A female land owner holds up a paint swatch booklet and compares a colour to the natural landscape
My wife holding up colour swatches against the natural colourscape

As with the land selection process, there is much to consider when deciding what to build. You need to assess material types, construction methods, and environmental factors. It's important to ask yourself what you want to build and why and to be flexible if a design idea doesn’t work well within the Belizean landscape. Have you always dreamed of a glass home by the beach but failed to consider how it would hold up in the direct sun or a hurricane?

For that reason, poured concrete or concrete blocks are used in many homes. Wood frame construction is also common, and there are ways to improve the storm resistance of a wood home (I'll touch on this in Part Two). Combining all three methods is also a widely used construction method and what we chose. We built our wood-framed house on poured concrete piers, with one ground-level section infilled with blocks. 

When it comes to choosing an architectural home design, it'll come down to balancing personal aesthetics, practical building practices, and budget. Explore design ideas common in the region and similar climatic zones and compile a list of those you like and think will work for your lot.

Assess Your Property

The size and shape of the property and the local building variances will also influence what you build. Property access is another consideration, especially if you plan on prefab construction. We had to clear our lot entirely to get the delivery truck on site to place the buildings on their foundations.

Assessing the property and your budget is crucial to seeing what works best for you and the property itself. You will have already done this before purchasing the property, but it's good to revisit it during the planning process. Things pop up between buying and building, and you should consider them during the construction planning phase. 

Even if the entire home is built on-site, understanding access to materials and machinery is essential. For example, how far from the road is the building site? Can a concrete or pump truck make it onto the site, or will the crew mix concrete by hand? If you build a large home, that is a substantial undertaking for the crew and will increase the project’s timeline.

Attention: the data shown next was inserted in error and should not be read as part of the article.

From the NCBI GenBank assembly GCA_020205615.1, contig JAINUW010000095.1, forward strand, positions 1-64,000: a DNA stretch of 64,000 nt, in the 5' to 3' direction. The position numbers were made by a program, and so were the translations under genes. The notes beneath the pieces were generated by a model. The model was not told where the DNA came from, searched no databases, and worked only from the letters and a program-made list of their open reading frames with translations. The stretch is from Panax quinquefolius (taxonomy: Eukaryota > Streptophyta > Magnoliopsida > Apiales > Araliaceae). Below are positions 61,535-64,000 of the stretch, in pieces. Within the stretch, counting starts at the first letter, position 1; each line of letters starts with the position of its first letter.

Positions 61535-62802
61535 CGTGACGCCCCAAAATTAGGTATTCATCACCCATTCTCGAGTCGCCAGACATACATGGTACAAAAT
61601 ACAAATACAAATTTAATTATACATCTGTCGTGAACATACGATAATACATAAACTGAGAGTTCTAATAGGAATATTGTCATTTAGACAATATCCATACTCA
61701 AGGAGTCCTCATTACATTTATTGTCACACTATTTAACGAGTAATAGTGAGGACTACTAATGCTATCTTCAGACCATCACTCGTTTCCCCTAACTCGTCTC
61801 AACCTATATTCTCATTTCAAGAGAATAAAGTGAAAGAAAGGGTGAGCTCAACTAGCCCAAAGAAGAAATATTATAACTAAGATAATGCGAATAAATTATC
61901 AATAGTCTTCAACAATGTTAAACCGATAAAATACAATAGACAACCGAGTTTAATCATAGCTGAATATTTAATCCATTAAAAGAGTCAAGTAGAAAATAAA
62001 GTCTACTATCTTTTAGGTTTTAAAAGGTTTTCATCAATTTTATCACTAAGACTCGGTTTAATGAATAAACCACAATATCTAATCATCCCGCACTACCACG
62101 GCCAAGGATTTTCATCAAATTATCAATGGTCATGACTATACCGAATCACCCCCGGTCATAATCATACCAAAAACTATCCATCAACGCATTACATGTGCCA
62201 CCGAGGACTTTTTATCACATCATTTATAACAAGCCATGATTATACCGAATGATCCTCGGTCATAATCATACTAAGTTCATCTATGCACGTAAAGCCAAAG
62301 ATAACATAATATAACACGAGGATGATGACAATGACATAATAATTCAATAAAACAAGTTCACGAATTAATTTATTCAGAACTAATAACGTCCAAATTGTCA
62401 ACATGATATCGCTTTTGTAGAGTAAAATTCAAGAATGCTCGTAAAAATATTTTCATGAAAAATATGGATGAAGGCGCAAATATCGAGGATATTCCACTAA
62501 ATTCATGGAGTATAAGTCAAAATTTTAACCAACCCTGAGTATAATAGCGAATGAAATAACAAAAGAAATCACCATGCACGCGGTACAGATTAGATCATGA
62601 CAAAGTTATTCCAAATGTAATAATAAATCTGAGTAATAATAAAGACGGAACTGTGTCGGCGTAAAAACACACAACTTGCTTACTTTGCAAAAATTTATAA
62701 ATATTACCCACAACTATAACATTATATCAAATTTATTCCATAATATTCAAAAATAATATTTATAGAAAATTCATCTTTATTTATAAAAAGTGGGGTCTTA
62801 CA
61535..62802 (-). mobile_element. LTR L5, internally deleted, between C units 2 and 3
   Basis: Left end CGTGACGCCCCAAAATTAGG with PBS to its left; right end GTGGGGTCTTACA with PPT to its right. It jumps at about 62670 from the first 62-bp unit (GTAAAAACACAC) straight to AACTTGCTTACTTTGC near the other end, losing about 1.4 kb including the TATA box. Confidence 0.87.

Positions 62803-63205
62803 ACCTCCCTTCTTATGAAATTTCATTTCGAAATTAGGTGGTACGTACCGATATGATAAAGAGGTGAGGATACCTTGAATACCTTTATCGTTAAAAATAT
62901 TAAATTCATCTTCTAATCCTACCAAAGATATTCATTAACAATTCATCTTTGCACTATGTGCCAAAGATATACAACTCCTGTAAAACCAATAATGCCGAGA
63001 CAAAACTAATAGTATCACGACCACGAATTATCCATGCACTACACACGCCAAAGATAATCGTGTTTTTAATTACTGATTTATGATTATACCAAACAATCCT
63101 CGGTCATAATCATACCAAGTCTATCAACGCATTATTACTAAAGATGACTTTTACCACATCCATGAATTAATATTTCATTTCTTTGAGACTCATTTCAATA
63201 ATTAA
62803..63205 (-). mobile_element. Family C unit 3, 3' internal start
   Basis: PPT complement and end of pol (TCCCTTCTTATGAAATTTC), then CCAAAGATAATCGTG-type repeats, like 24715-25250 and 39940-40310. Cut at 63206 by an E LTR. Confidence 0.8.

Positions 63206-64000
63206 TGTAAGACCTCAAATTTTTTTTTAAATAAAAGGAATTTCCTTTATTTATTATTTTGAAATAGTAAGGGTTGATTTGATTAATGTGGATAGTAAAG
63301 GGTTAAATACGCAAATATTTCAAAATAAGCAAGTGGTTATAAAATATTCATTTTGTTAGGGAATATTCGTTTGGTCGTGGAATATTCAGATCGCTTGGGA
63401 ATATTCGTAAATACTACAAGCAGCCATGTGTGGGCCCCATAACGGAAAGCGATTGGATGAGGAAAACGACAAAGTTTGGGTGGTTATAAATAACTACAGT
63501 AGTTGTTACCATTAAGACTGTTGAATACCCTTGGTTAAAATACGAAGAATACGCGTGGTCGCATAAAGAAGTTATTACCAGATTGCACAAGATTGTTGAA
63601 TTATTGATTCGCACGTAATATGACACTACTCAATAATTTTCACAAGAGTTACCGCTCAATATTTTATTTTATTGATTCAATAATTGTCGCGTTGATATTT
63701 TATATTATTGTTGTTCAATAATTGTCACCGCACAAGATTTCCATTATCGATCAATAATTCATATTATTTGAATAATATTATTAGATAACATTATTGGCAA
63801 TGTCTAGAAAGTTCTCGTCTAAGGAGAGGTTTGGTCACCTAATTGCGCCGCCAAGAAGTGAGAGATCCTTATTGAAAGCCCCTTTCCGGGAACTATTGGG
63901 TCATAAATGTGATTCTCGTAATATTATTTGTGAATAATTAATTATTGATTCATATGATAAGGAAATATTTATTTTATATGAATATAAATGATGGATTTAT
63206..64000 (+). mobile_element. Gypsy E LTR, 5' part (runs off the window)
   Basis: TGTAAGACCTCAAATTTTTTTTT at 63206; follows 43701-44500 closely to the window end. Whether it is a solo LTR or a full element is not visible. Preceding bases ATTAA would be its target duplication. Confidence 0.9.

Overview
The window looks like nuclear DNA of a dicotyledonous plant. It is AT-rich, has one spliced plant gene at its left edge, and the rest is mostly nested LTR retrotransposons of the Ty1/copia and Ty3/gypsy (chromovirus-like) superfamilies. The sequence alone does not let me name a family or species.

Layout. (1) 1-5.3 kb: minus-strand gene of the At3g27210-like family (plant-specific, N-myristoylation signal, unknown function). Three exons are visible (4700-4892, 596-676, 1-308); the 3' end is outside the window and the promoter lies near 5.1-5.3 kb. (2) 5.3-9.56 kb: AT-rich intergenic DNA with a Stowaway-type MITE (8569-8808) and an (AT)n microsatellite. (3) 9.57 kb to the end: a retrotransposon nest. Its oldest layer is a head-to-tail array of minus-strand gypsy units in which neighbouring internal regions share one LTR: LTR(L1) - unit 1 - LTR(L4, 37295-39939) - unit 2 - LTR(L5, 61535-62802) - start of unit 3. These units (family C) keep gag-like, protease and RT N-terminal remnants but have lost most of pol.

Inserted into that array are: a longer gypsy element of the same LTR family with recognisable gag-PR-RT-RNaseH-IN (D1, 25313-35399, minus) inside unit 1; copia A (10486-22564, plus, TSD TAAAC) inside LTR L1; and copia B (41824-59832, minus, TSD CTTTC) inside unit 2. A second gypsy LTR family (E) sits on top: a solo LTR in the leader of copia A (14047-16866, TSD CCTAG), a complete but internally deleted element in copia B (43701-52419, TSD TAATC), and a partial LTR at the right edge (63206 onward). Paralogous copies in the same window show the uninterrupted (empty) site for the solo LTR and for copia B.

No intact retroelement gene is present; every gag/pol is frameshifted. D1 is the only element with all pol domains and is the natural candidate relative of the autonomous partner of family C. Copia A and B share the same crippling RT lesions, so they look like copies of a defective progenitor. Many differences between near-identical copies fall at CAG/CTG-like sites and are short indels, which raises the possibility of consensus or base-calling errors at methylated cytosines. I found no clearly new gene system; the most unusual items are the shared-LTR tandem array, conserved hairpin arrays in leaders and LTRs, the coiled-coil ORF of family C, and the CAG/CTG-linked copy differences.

Purpose of the Property: Personal Use vs Rental

What is the intended use for the property? Whether your residence doubles as a vacation rental, determining who will reside in the home influences the number of bedrooms, bathrooms, and amenities. The planned use of the building and your personal preferences will also affect the level of fit and finish. The home must be well-appointed to fetch a high rental fee if you plan to rent it. You must also consider the Belize Tourism Board (BTB) qualifications and standards. The vacation rental market is highly competitive, so plan to include some unique features to attract renters. 

Needs vs. Wants

Need vs want sign with a tropical background

If the property is for you and your family, assess what is essential for you and what you want. It is subjective, but discussing and writing out what is needed and wanted is vital. Don't be shy; put down everything that comes to mind. You could include a view, a pool, an observation deck, specific-sized windows, or types of doors- really anything. Once you have these items down, you can build preliminary pricing. Depending on where you purchased and your budget, your needs may knock some wants off the list.